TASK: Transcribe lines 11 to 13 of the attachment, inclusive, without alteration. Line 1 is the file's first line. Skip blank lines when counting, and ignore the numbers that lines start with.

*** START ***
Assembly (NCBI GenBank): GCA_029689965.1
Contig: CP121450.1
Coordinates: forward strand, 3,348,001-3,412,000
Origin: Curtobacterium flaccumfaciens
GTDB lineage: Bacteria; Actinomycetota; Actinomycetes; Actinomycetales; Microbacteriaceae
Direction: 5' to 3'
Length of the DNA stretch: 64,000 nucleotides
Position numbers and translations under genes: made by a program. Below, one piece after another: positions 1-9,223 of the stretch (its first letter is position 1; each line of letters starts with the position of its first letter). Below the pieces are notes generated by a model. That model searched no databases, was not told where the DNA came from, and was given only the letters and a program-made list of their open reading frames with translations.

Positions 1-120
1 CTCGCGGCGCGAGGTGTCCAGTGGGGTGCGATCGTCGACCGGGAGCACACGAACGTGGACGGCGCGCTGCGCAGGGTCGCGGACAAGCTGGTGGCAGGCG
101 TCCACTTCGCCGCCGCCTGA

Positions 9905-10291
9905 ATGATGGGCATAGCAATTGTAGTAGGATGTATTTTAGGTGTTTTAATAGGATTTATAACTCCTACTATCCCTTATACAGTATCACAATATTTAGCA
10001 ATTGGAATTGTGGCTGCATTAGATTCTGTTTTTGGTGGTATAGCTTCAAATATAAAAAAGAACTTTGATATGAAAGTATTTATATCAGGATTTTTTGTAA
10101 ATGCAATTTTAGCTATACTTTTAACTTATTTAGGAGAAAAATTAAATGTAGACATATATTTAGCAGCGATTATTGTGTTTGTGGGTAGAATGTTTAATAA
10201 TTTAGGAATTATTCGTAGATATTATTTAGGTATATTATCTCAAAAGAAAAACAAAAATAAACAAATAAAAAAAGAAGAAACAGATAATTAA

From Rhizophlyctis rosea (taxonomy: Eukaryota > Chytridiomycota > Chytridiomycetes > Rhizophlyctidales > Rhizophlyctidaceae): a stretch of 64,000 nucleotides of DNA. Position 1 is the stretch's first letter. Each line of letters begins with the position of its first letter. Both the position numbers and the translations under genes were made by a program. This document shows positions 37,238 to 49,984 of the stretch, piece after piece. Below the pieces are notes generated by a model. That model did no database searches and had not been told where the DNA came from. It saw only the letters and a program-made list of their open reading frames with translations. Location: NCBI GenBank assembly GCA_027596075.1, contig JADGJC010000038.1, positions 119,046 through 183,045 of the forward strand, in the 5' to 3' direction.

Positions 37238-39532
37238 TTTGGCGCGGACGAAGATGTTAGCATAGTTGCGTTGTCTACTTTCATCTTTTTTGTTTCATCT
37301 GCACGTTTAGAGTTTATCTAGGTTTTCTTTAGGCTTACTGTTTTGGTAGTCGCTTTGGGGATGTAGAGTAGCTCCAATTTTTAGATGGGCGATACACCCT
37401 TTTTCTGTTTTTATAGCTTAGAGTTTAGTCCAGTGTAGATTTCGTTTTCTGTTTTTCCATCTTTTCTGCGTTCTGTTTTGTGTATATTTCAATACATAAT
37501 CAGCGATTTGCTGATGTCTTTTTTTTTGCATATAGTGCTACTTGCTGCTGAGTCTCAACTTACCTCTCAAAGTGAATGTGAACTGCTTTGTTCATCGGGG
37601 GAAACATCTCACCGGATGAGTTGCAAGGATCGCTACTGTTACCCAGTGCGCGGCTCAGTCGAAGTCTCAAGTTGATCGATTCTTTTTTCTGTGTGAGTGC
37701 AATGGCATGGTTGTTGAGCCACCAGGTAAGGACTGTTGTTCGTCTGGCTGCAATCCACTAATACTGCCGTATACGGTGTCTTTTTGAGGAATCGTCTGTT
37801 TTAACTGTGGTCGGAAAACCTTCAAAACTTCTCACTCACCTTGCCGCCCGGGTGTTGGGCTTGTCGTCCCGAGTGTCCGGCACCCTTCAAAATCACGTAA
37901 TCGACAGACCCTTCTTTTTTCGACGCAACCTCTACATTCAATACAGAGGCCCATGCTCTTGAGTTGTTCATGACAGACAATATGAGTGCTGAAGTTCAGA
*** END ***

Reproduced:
101 TCCACTTCGCCGCCGCCTGA

Positions 9905-10291
9905 ATGATGGGCATAGCAATTGTAGTAGGATGTATTTTAGGTGTTTTAATAGGATTTATAACTCCTACTATCCCTTATACAGTATCACAATATTTAGCA